In Las Vegas every year there’s a show that celebrates all that is outrageous in the automotive world. Huge engines are the name of the game, and fuel consumption isn’t something that strikes high on the agendas of the visitors. You can smell the fuel from miles away.
And yet… the star of this year’s SEMA was a 1949 Mercury converted into an EV, an electric vehicle, from which not a puff of carbon monoxide will emerge. It looks, deliberately, as though it has just emerged from a remote barn after decades covered in chicken and straw but under the apparently dilapidated skin is current Tesla technology.
And this is by no means the first classic car to receive electric power. In fact, all around the world there are new companies sparking into life, turning beautiful classic cars into high-tech EVs. Some produce kits for the proficient DIYer, others build flawless turn-key cars for top dollar prices. One Californian company even runs on-site courses to teach EV conversions skills.
The king of them all is Jaguar, which produced an electric E-type that was famously driven away from the royal wedding by Prince Harry and Meghan – and it’s now selling identical conversions to its top customers.
James Dean’s electric Mercury
But first, let’s get back to the 1949 Mercury at the SEMA show. It was built by Icon 4x4, another Californian company that’s best known for restoring classic 4x4s and building ‘Derelicts’ – barn-find lookalikes fitted with modern engines and transmissions under the skin.
Icon’s 1949 Mercury, a model immortalised by James Dean in Rebel Without a Cause incidentally, has been painstakingly rebuilt to look as though it’s just been found. However, instead of a gas-guzzling engine, it uses an array of Tesla batteries distributed around the car for best possible weight distribution, and a high-tech electric motor and transmission. The Tesla control modules are hidden within a mock eight-cylinder engine.
Icon founder and lead designer Jonathan Ward has strong opinions about electric vehicles. ‘Why are all production EV vehicles devoid of heart and soul?’ he asks. ‘Why is the aftermarket EV-conversion industry so slow to evolve and provide comprehensive systems and solutions? Why can’t you have the best of both worlds: the style and quality of a vintage vehicle with modern performance and functionality? We say you can have your cake and eat it too!’
His Mercury EV is one of the most sophisticated of the current classic car EV conversions, up with the Prince Harry electric Jaguar E-type ‘Zero’ in its use of modern technology. That car, first shown off by Jaguar at its annual technology showcase event in 2017, uses the same technology as Jaguar’s new I-Pace EV.
With cars built to order on fully restored 1960s E-types, each one costs over £300,000, though the conversion kit will be sold for £60,000. Cleverly, the batteries are built into an engined-shaped unit, and the electric motor sits where the original gearbox would have been – so that the conversion can now be carried out to any classic car originally powered by Jaguar’s venerable six-cylinder engine.
London Electric Cars Morris Minor
Thankfully there are much cheaper EV conversions available. In the UK, London Electric Cars take the humble 1948-71 Morris Minor – once so beloved of district nurses – and turns them into city-friendly EVs. To keep the costs down, the electric motor is connected directly to the original gearbox and clutch. This means that the Minor is still driven conventionally, though with an uncannily smooth, quiet ‘engine’ – the more expensive EVs just accelerate from zero to top speed without a gearchange.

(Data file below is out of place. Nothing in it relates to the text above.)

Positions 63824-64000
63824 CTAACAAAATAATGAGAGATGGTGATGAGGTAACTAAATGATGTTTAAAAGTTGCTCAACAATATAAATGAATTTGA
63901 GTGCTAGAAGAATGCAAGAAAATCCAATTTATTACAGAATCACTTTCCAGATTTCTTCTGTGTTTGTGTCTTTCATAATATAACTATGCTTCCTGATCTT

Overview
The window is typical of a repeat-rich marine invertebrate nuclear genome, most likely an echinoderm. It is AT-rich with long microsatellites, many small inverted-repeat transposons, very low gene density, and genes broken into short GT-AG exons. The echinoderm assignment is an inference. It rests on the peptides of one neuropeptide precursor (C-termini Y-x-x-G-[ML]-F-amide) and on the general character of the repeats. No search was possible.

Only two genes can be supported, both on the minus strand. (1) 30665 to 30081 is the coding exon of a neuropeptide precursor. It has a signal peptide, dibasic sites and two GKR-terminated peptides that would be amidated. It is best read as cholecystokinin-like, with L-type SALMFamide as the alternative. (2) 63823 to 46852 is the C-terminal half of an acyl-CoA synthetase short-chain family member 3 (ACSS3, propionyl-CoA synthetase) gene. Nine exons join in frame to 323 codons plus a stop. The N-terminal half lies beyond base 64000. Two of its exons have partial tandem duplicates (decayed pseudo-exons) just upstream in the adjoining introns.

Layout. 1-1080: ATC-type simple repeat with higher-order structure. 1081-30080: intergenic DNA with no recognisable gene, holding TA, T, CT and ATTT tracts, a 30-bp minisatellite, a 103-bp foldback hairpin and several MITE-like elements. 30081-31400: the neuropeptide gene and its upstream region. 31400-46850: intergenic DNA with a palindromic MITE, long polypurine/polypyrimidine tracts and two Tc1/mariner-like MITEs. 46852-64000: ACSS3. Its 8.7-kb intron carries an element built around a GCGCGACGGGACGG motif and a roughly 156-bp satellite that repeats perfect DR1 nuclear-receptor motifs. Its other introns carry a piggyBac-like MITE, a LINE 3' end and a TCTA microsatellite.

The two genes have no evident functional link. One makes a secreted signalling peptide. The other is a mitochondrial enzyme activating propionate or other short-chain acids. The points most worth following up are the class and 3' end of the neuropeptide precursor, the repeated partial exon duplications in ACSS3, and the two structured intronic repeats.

London Electric Cars’ conversions (also now to be offered for early Land Rovers) start at £10,000. Elsewhere, other companies are taking the same basic-but-clever approach: another UK company, Electric Classic Cars, convert classic Volkswagen Beetles and camper vans, Porsches, Fiats and even early Range Rovers, from upwards of £12,000.
Similarly the well-established Zelectric in San Diego convert classic Volkswagens, swapping the clattery four-cylinder engines for super-smooth electric motors, with prices starting at $56,000. It seems they’ve inspired fellow San Diego residents Electric GT as well, which recently built a classic Ferrari EV! In Helsinki, E-Drive [ is starting out on a build of 50 bespoke EVs based on restored 1960s MGAs, in and back in the UK RBW Classic Electric Cars is selling converted MGBs for £99,600.
Build your own classic EV
Perhaps you’re tempted to build your own EV classic? If that’s the case, then a great place to start would be EV4U, which not only fits conversions but also teaches how to carry out DIY conversions. If you can’t make it to one of their courses at their Shasta Lake, California HQ then they’ve published a series of fascinating YouTube instructional videos.
So an EV conversion isn’t cheap, and at the lowest level (the Morris Minor) the battery range is just 40 miles – though the top conversions will manage over 240 miles on a full charge. The great thing about them is that they’re quieter, smoother, and actually better to drive in many cases than the originals, because electric motors have unequalled pulling power, making for fast, smooth, fuss-free acceleration.
Oh, and they’re all as environmentally-friendly and guilt-free as any car can currently be. More so, even, because they’ve been upcycled rather than recently manufactured. What’s not to like?
Writer: David Lillywhite